On Nov. 5, 1958, NASA, newly established to lead America’s civilian space program, formally established the Space Task Group (STG) at NASA’s Langley Research Center in Hampton, Virginia, to implement one of the nation’s top priorities – to develop a spacecraft capable of sending humans into space and returning them safely to Earth. In January 1959, the STG selected a contractor to build the spacecraft for Project Mercury and began the process of choosing who would fly the spacecraft. President Dwight D. Eisenhower directed NASA to choose its first astronauts from among the ranks of military pilots. The three-month rigorous process led to the selection on April 2, 1959, of seven men from among America’s military branches. The agency presented them to the world on April 9 as America’s Mercury 7 astronauts.

Left: The headquarters building for the Space Task Group at NASA’s Langley Research Center in Hampton, Virginia. Right: An early cutaway representation of the Mercury capsule.

President Eisenhower decided that military test pilots would make the most suitable astronauts. Choosing from among armed forces personnel would expedite the selection process since the government had access to their records and all had received prior security clearances and medical screening. On Jan. 5, 1959, NASA established the qualifications for the astronauts: less than 40 years of age; less than 5 feet 11 inches tall; excellent physical condition; bachelor’s degree or equivalent; graduate of test pilot school; and 1,500 hours of jet flight time. A screening in late January of the files of 508 graduates of the Navy and Air Force test pilot schools who met the basic age and flying requirements resulted in 110 qualified candidates. The selection committee ranked these candidates and divided them into three groups of about 35 each. The first two groups, comprising 69 candidates, received classified briefings at the Pentagon about the Mercury spacecraft and their potential participation. From this group, 53 volunteered for further evaluation and NASA decided not to call in the third group of candidates. Following an initial medical screening, 32 from this group advanced to undergo thorough medical evaluations at the Lovelace Foundation for Medical Education and Research, commonly known as the Lovelace Clinic, in Albuquerque, New Mexico. Beginning on Feb. 7, the candidates in six groups of five or six spent one week at Lovelace undergoing comprehensive medical examinations. From there, 31 of the 32 (one candidate failed a blood test at Lovelace) advanced to the Aero Medical Laboratory (AML) at Wright-Patterson Air Force Base in Dayton, Ohio, where weeklong testing of the six groups took place between Feb. 15 and March 28. Rather than simply examining them physically, testing at AML consisted of stressing the candidates in centrifuges, altitude chambers, and other devices to evaluate their reactions. The selection committee met at Langley in late March and based on all the available data selected seven candidates for Project Mercury. The 24 unsuccessful candidates received notification by telephone on April 1 with a follow up letter from Assistant STG Manager Charles J. Donlan on April 3, also advising them to apply for any possible future astronaut selections. Four of them did apply to the second selection in 1962, and NASA selected two of them. The seven chosen as Mercury astronauts received telephone calls from Donlan on April 2.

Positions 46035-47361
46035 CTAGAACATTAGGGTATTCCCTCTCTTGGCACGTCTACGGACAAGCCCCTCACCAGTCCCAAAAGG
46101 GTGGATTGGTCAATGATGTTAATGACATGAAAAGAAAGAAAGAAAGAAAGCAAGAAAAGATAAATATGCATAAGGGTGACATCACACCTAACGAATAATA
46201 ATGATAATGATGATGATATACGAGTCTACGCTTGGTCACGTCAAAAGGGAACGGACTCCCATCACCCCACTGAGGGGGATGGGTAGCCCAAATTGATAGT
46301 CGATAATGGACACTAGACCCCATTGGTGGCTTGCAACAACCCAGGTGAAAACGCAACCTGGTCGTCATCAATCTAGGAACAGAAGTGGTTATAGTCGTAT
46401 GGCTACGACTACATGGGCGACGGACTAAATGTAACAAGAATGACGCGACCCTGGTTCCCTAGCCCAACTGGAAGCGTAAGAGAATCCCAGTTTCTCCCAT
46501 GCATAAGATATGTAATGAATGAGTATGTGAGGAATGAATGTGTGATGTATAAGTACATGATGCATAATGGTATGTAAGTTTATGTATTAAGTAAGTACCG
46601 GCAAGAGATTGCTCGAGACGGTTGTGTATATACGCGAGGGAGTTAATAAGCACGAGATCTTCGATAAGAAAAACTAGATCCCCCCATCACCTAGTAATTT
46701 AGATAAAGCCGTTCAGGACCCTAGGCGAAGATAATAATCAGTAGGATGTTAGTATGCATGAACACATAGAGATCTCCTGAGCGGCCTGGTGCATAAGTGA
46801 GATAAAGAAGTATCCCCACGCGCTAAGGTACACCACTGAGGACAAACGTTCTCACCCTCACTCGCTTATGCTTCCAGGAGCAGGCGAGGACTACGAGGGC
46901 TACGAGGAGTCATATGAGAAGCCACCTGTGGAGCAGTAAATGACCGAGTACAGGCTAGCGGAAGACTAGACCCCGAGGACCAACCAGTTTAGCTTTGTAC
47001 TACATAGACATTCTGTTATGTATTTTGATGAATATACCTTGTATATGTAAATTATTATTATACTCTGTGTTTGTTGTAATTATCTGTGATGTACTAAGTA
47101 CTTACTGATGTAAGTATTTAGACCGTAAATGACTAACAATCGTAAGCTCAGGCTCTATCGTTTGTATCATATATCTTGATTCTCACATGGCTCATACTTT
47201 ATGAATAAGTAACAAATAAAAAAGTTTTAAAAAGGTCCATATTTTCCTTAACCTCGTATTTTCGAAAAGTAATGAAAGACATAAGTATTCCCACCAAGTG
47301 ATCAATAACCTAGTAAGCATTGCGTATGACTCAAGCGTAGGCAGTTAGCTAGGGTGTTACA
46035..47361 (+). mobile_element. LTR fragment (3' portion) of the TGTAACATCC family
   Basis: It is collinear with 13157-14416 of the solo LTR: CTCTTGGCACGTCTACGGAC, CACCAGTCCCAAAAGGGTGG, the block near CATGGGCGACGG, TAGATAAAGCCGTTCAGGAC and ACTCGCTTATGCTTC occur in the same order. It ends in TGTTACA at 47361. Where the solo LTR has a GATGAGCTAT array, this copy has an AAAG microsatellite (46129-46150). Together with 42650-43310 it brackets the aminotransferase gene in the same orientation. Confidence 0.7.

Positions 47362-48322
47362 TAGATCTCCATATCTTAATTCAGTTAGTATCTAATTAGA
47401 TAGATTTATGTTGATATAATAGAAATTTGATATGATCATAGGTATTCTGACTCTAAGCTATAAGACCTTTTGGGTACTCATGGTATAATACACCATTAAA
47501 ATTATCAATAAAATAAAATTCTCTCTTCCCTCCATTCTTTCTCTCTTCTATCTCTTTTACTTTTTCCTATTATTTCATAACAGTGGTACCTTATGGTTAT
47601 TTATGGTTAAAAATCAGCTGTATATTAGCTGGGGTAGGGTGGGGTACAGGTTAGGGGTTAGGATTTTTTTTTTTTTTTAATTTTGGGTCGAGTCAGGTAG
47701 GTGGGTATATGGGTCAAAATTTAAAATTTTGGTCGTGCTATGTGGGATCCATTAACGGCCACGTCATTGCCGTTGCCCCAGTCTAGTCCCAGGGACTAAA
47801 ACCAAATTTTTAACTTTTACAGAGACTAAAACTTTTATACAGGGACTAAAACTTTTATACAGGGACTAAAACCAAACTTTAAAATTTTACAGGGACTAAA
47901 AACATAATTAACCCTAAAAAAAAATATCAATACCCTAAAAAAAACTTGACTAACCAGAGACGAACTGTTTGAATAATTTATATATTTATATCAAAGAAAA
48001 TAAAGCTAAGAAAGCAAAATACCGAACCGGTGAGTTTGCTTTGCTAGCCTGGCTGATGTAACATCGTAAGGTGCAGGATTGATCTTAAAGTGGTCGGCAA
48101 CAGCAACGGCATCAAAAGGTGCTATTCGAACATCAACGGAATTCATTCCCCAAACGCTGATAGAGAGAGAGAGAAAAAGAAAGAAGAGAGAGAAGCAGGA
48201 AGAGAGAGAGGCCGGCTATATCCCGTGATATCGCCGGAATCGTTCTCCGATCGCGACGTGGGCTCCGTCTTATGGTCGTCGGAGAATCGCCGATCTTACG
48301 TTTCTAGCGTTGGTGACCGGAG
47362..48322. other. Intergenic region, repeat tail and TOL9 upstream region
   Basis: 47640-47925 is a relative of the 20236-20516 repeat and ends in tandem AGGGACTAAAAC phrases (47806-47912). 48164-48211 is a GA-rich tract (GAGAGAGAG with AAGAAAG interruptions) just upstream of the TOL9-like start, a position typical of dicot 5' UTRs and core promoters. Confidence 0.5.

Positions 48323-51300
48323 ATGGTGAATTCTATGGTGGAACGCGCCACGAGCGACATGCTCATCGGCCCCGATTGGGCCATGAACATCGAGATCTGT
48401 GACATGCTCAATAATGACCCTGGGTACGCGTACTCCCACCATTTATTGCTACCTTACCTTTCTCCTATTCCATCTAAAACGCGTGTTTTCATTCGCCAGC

Group photo of the Mercury 7 astronauts at their first public appearance in April 1959: Walter M. Schirra, left, Alan B. Shepard, Virgil I. “Gus” Grissom, Donald K. “Deke” Slayton, John H. Glenn, M. Scott Carpenter, and L. Gordon Cooper.

On April 9, 1959, NASA formally introduced the men to the nation and the world. The event took place in the ballroom of the Dolley Madison House on Lafayette Square in Washington, D.C., the new space agency’s first headquarters. The astronauts took their seats at a long table on a makeshift stage, and NASA Administrator T. Keith Glennan introduced them in alphabetical order: “Malcolm S. Carpenter, Leroy G. Cooper, John H. Glenn, Virgil I. Grissom, Walter M. Schirra, Alan B. Shepard, and Donald K. Slayton … the nation’s Mercury astronauts!” After a brief photo session, for the next 90 minutes the new astronauts responded to numerous questions from the reporters gathered in the ballroom. For most of the men, meeting the press represented a new experience as they had little prior exposure to the media in their previous jobs as test pilots. By the time the event concluded, they clearly sensed that their lives had changed forever, with public attention as much a part of their jobs as training for and flying in space. They reported for work at Langley on April 27.